By MPP Toby Barrett
Last week marked another raucous chapter of legislative debate and questions about the high cost of electricity – culminating in government and third-party members joining forces, yet again, to vote down our Opposition proposals to deal with the problem.
My plea, during one of a record 14 questions asked about electricity on Oct. 25th, was, “When will the Premier restore basic economics – matching supply and demand, for example –and restore rational decision-making to Ontario’s electricity sector?”
My question was in reference to our Opposition proposal to stop selling surplus energy at a loss. Since 2009, Ontario ratepayers have paid almost $6 billion to cover the cost of shipping electricity to customers outside the province. The year 2009 was when the Liberals and NDP joined forces to pass the infamous Green Energy Act.
Ontario’s Auditor General stated that renewable power has cost $9.2 billion more than it should have. During the Oct. 25 Question Period I also referred to a second Opposition concern, “When will the Premier stop signing energy contracts we don’t need?” This was in reference to previously-approved contracts are still going ahead even though the province doesn’t need the electricity.
Our third policy position on electricity was reiterated last week – we will stop the further sale of Hydro One. This was the number one complaint leading up to the last provincial budget. However, the government is forging ahead with the sale.
And number four, we will return power to municipal governments to make decisions about wind turbines — something the Green Energy Act removed. One cannot help but notice the unsightly industrial wind turbines across rural Ontario. There is wide spread opposition from many, but not all, rural residents. The Local Municipality Democracy Act – a Private Member’s Bill put forward by my colleague MPP Todd Smith — would return this control over energy projects stripped when the Green Energy Act became law.
As Opposition we can talk about what we would do differently if we were in government, but we also know we need to fight today for better policy from the present government. The well-being and livelihoods of thousands of people are on the line, and in many cases, 18 more months of destructive energy policies will tip the scale.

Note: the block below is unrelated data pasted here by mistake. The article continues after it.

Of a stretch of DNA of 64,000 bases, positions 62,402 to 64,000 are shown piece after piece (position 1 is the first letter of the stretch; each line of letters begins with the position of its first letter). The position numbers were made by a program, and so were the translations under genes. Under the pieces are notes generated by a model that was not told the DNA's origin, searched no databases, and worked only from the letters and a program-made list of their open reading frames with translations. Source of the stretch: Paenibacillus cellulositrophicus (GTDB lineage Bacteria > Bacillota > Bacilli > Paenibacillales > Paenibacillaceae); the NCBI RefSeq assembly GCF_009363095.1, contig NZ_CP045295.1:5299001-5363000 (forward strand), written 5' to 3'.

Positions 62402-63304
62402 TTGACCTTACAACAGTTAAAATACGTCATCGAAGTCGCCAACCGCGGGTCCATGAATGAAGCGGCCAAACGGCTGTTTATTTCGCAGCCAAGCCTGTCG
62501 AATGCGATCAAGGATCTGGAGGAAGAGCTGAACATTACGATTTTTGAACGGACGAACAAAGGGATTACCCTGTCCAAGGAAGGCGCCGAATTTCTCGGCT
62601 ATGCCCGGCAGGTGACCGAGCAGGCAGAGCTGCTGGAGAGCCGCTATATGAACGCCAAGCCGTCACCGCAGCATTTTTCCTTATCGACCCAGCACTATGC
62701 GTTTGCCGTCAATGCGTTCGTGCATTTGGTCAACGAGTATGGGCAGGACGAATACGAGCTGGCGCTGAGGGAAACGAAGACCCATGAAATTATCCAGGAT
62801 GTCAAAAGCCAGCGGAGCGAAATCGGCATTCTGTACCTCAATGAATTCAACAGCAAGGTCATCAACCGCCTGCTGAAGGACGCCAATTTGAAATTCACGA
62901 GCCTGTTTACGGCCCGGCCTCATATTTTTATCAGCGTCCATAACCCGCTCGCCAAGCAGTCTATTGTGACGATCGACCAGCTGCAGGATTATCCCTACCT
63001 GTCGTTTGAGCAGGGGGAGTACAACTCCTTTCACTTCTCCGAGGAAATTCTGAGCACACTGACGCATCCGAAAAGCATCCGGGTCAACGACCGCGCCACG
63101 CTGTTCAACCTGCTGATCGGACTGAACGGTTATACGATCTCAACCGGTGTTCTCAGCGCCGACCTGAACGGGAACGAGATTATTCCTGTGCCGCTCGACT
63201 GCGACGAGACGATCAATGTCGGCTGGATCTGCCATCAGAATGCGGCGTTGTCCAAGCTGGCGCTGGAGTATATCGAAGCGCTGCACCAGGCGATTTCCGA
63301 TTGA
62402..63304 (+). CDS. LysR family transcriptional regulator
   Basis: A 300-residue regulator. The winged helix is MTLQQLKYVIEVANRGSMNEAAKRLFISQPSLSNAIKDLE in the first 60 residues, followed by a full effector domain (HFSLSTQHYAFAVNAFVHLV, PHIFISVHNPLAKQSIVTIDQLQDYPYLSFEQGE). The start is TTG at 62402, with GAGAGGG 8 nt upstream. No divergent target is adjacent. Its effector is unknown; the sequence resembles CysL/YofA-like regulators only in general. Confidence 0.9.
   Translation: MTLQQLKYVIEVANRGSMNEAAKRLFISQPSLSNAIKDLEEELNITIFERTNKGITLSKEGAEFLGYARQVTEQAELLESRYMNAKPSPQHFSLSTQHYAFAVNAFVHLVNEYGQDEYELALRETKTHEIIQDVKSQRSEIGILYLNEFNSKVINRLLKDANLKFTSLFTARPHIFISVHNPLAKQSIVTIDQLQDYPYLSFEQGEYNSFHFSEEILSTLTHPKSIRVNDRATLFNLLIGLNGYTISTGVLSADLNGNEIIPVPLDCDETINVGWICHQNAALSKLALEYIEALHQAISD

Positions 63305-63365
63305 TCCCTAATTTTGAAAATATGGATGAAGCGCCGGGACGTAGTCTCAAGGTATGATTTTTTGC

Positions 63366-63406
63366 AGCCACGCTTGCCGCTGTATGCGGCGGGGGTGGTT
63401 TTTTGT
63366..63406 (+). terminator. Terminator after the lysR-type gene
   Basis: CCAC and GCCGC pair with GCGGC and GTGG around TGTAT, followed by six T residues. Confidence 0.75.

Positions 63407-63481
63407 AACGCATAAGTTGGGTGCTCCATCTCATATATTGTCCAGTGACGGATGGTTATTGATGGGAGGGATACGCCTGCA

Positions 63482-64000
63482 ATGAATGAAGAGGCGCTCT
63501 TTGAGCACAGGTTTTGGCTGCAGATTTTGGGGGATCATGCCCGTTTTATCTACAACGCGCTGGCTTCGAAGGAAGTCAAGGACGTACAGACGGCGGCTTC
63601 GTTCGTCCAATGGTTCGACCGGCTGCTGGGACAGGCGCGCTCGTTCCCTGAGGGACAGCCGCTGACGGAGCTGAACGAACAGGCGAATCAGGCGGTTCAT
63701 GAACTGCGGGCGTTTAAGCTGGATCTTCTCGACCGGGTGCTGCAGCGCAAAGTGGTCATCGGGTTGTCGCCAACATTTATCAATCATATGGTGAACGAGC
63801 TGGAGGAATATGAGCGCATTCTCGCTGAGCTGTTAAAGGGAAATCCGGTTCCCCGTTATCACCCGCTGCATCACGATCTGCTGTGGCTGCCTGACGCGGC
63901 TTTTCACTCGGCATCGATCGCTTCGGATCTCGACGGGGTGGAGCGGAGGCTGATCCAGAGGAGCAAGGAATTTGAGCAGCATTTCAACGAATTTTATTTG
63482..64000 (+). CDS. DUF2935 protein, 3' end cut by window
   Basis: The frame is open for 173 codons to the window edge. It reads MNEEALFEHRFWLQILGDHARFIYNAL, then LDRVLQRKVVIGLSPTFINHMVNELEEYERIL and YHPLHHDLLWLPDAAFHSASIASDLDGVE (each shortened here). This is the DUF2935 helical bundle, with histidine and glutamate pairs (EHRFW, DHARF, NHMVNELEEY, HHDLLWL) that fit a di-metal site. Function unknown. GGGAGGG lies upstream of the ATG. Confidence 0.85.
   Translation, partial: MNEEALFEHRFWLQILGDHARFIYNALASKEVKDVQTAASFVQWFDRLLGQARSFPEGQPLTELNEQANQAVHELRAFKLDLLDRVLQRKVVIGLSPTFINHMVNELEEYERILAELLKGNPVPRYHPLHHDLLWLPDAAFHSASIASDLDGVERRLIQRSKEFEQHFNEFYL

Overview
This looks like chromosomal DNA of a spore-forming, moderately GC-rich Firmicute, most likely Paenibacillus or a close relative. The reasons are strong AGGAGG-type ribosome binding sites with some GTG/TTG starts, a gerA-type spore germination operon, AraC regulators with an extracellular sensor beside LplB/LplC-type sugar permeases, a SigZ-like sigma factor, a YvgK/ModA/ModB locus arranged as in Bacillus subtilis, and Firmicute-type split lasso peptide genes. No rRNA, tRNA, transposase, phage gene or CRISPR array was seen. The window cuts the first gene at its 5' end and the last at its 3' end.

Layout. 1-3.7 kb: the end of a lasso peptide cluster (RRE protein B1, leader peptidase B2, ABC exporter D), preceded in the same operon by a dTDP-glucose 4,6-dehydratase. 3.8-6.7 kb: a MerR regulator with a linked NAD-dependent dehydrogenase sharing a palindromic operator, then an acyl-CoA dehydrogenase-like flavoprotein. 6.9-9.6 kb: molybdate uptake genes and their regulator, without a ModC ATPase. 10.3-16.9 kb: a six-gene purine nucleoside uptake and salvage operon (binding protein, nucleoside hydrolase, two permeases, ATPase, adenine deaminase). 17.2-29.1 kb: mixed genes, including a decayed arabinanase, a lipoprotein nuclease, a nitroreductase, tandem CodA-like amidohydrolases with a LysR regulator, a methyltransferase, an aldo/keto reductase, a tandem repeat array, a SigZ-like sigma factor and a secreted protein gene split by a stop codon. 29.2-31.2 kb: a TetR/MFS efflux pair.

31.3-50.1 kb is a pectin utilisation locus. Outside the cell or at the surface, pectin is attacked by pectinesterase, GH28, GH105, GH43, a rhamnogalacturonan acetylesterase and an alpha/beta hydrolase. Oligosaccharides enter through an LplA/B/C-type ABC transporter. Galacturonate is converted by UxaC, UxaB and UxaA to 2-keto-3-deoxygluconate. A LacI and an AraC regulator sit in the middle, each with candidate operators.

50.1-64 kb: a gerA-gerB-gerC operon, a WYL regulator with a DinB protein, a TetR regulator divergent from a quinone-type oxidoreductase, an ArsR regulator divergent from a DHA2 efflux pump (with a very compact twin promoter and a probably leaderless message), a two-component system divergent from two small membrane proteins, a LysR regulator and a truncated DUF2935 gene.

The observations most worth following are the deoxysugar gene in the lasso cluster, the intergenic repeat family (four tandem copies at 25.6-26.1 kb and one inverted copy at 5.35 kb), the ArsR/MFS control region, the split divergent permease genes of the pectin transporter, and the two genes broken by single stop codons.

What we don’t need are short-term solutions. What we don’t want to see is the spending of $12 million on high-priced consultants and millions more on self-congratulatory radio ads. What we don’t want to see is this government continuing to pay the CEO of Hydro One $4 million annually, which is the highest salary for an electrical utility CEO in the country.
The Green Energy Act, which was wholeheartedly supported by the NDP when the Liberals introduced it, has turned out to be an unmitigated disaster. The Green Energy Act hiked the global adjustment, which is essentially the difference between the wholesale price of electricity and the price we’re forced to pay due to the contracts we’re obligated to honour. The wholesale price of electricity has actually dropped, but because Ontario signed contracts at inflated prices, the global adjustment and our cost, continue to soar.
It is clear something needs to be done to challenge the high cost of hydro, to alter the path that Ontario is on – hence the proposals we made to the Legislature last week.